Last Updated: Thu Feb 21, 2013 19:47 pm (KSA) 16:47 pm (GMT)

Iran started installing new ‘advanced’ nuclear equipment: IAEA

A general view of the Bushehr main nuclear reactor, 1,200 km (746 miles) south of Tehran on Aug. 21, 2010. (Reuters)
A general view of the Bushehr main nuclear reactor, 1,200 km (746 miles) south of Tehran on Aug. 21, 2010. (Reuters)

Iran has begun installing next-generation equipment at one of its main nuclear plants, a new U.N. atomic agency report said Thursday, five days before talks with world powers.

“On 6 February 2013, the Agency observed that Iran had started the installation of IR-2m centrifuges” at the Natanz plant, the International Atomic Energy Agency report said.

“This is the first time that centrifuges more advanced than the IR-1 have been installed” at the plant, it said.

If operated successfully, such machines could enable Iran to significantly speed up its accumulation of material that the West fears could be used to devise a nuclear weapon.

Before IAEA’s report, France on Thursday confirmed that world powers will make a “substantial” new offer to Iran in a bid to resolve the dispute over its nuclear program at talks next week in Kazakhstan.

“We will make a new offer that will contain significant new elements,” the French foreign ministry’s deputy spokesman, Vincent Floreani, said.

The next round of talks with Iran under the “P5+1” format – U.N. Security Council members Britain, China, France, Russia and the United States, plus Germany -- will be held on February 26 in Almaty after a long gap.

“We hope that Iran will attend this meeting with a constructive spirit and will be ready to discuss, in detail and with a renewed perspective, aspects of its nuclear program that remain to be clarified,” he said.

“We want a true exchange, leading to concrete results,” Floreani said.

A Western diplomat, speaking on condition of anonymity, told reporters in London on Wednesday of the plan to make the “serious and substantial” new offer to Iran.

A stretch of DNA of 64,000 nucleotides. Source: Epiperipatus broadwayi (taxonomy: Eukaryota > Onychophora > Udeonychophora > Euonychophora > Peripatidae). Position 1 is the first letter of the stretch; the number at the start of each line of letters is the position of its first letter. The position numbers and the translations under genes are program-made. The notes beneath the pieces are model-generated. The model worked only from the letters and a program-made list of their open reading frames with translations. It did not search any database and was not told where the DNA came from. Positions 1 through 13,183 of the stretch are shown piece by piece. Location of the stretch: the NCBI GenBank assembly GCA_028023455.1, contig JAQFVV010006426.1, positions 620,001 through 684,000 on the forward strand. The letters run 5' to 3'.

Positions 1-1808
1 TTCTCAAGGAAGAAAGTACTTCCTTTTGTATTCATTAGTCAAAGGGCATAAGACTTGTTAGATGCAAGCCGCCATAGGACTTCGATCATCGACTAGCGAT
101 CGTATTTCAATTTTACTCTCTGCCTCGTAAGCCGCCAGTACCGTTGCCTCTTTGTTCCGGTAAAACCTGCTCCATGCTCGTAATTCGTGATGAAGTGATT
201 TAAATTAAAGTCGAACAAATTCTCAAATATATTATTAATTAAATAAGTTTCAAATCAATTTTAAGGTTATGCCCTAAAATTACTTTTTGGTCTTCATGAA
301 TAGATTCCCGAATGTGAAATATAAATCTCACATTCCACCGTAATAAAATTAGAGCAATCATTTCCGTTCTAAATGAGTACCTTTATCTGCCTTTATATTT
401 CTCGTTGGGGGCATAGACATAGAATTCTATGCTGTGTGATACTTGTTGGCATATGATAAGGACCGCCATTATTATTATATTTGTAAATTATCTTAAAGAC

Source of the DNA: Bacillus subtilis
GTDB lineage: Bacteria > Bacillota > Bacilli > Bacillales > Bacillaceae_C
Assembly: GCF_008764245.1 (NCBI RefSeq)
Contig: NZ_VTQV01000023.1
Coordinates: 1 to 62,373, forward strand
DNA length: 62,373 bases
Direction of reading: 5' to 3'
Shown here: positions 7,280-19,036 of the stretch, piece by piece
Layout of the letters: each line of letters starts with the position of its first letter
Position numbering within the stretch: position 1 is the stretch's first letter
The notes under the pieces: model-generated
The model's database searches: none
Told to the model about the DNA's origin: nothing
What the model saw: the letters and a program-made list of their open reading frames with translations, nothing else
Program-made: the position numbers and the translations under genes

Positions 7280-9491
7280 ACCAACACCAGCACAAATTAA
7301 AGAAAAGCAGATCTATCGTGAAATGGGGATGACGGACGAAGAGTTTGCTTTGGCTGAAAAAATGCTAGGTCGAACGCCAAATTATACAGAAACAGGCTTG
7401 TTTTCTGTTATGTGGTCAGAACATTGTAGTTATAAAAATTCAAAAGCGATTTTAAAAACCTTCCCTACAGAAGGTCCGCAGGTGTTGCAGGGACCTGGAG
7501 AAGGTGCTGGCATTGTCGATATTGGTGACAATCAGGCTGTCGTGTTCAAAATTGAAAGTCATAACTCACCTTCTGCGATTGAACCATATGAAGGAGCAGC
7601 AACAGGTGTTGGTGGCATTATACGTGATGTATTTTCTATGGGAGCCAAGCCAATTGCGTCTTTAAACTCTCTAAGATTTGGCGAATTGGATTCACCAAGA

These latest talks follow three rounds of negotiations in 2012, the last in Moscow in June, at which world powers pressed Iran to scale back key areas of its nuclear program.

Iran however walked away because the P5+1 stopped short of offering Tehran relief from U.N. Security Council and unilateral Western sanctions that are causing major economic problems for the country.

Iran envoy threatens west

On Wednesday, a top Iranian envoy warned that increased Western pressure over his country’s nuclear program could end hopes for a negotiated settlement.

Ahead of key new negotiations in Kazakhstan, Iran’s U.N. Ambassador Mohammad Khazaee said that his country wants talks, but hit out at Western tactics of sanctions along with engagement.

Khazaee, Iran’s senior diplomat in the United States in the absence of formal ties between the arch-rivals, warned that more sanctions could doom talks over Iran’s nuclear drive, which the West and Israel worry, is a cover to build an atomic bomb.

“More pressure can only beget more distrust, leading Iran, in turn, to lose hope in a negotiated settlement,” the envoy said at the Asia Society in New York.

“As long as pressure is on Iran, as long as there is a sword on our neck to come to negotiations, this is not negotiations, therefore Iranians cannot accept that,” added Khazaee, whose country denies that it seeks a bomb but has rejected U.N. Security Council demands to halt uranium enrichment.

Khazaee said President Barack Obama’s administration declared “economic war” against Iran.

He also stressed that Iranian leaders had welcomed recent U.S. calls for diplomatic talks.

Power struggle priority for Iran

With a presidential election looming in June, the latest round of negotiations may amount to little more than “holding talks” to at least keep the diplomatic door open.

“Iran is in listening mode. They’ll go back to Tehran and look at the offer,” said a Western diplomat based in Tehran. “But they’re unlikely to discuss issues in depth until the insecurity in the domestic power struggle has been clarified.”

A closer look may give Western governments some reason for optimism. Iran’s clerical leadership has recently offered signs of interest in closer engagement with them, helping lay the groundwork for Tehran’s presence in the former Kazakh capital.

Iran’s intelligence ministry published a report on its website last November touting the merits of diplomatic engagement to parry the threat of military action by enemies.

“It is clear that the outbreak of war and resorting to force is so serious and dreadful that the slightest neglect of it is an unforgivable sin,” said the report by the ministry, which is controlled by Heydar Moslehi, a close ally of Iran’s ultimate political authority, Ayatollah Ali Khamenei.

But much hinges on Iran’s forthcoming election, which could scuttle any chances of rapid progress in the near future.

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